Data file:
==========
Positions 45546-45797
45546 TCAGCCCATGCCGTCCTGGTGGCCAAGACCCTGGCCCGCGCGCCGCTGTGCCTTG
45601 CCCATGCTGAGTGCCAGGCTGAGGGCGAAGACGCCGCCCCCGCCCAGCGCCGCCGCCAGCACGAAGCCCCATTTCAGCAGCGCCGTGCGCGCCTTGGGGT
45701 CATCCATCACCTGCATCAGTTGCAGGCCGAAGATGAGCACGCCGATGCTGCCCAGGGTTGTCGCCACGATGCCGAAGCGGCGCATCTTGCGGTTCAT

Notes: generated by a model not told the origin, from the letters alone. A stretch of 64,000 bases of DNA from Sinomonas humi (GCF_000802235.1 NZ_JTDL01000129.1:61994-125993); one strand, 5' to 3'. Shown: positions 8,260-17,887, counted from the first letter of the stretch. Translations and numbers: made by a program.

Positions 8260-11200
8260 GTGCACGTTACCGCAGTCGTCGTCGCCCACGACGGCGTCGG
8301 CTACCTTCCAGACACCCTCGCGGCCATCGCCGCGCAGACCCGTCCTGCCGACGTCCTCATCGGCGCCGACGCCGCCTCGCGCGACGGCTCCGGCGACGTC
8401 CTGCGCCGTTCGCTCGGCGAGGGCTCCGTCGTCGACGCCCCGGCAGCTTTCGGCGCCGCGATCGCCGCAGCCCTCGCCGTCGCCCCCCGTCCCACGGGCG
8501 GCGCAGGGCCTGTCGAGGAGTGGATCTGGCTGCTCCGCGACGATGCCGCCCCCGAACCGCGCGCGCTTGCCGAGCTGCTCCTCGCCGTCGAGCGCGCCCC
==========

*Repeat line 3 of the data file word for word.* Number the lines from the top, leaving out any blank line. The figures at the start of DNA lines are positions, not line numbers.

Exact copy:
45601 CCCATGCTGAGTGCCAGGCTGAGGGCGAAGACGCCGCCCCCGCCCAGCGCCGCCGCCAGCACGAAGCCCCATTTCAGCAGCGCCGTGCGCGCCTTGGGGT